More so than just about any other song in the Grateful Dead canon, ‘Truckin” is autobiographical. While tracks like ‘Uncle John’s Band’ and ‘Playing in the Band’ have come to encompass a certain poetic version of the Grateful Dead experience, ‘Truckin” is one of the only songs in the band’s discography that can be traced back to real events.
It all started when Robert Hunter proclaimed that the band needed a road song. In the proud tradition of Jack Kerouac, the Dead were perpetually on the road in the late 1960s, and Hunter felt the need to encapsulate that in their music. He just happened to hitch his wagon to the band’s convoy right as they were about to experience one of their most notable drug busts.
The band had been busted by the police before, most notably at their communal 710 Ashbury Street residence in 1967. But when police raided the band’s rooms on Bourbon Street in New Orleans after a gig in March of 1970, it became the inspiration for one of the band’s all-time anthems.
“The cops made it extra heavy for us, too,” then-manager Lenny Hart, the father of drummer Mickey Hart, told Rolling Stone at the time. “They detained the band, handcuffed them all together and lined them up in front of the building for press photos. The cops were enjoying it, just getting their own thing on.” Hart would abscond with most of the band’s money that same month.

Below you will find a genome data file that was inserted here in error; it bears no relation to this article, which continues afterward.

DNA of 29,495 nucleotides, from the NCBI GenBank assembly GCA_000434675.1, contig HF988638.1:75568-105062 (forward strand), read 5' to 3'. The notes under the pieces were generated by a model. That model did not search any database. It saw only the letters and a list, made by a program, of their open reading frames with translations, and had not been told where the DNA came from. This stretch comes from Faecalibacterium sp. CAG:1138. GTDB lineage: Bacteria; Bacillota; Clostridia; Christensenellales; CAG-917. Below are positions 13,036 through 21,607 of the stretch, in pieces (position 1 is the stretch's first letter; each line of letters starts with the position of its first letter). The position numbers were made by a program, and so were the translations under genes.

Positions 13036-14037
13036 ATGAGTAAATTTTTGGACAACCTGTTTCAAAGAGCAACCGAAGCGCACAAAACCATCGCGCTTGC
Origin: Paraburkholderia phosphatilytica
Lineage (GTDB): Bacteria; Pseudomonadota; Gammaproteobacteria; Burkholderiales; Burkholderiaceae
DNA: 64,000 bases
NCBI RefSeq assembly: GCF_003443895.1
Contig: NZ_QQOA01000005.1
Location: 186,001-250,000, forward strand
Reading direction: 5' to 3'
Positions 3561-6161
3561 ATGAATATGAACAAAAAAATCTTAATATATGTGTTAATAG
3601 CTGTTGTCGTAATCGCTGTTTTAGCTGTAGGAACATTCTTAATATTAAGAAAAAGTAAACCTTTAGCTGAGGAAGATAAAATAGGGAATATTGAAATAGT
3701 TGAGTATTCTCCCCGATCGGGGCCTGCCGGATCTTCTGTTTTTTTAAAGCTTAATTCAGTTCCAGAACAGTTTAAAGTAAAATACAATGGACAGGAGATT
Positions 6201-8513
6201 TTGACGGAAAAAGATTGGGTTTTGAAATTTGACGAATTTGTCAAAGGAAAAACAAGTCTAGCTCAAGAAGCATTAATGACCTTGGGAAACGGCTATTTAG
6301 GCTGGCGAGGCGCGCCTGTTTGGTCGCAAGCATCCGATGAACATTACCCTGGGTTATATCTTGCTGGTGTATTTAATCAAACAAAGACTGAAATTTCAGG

‘Truckin” came to mean more than just the drug bust that sits at its centre. With some of Hunter’s most iconic imagery in hand, the Dead sing about their own approach to music and life – “together, more or less in line.” It was fun to pick up on the real-world analogues, but one character in the song didn’t appear to have any connection to real life at all: The Doo-Dah Man.
The question of ‘Who is The Doo-Dah Man?’ is so prevalent that there’s a whole entry in Skeleton Key: A Dictionary for Deadheads about the concept. As quoted in the book (and later in the band’s official podcast, The Good Ol’ Grateful Deadcast), Hunter said that the origins of the character came from “that song ‘Camptown Races’ that goes ‘doo-dah, doo-dah’. I wasn’t thinking about anybody in particular – just that gambler on his way home from the game with a pocket full of tin.”
As host Jesse Jarnow notes, when it’s all said and done, The Doo-Dah Man can ultimately be whoever you want him to be. But in Hunter’s mind, he was just another character floating around the Dead at the time, even if he didn’t actually exist. To help flesh out the harsh realities contained in ‘Truckin”, Hunter probably needed someone like the fictional The Doo-Dah Man.
Check out ‘Truckin’ down below.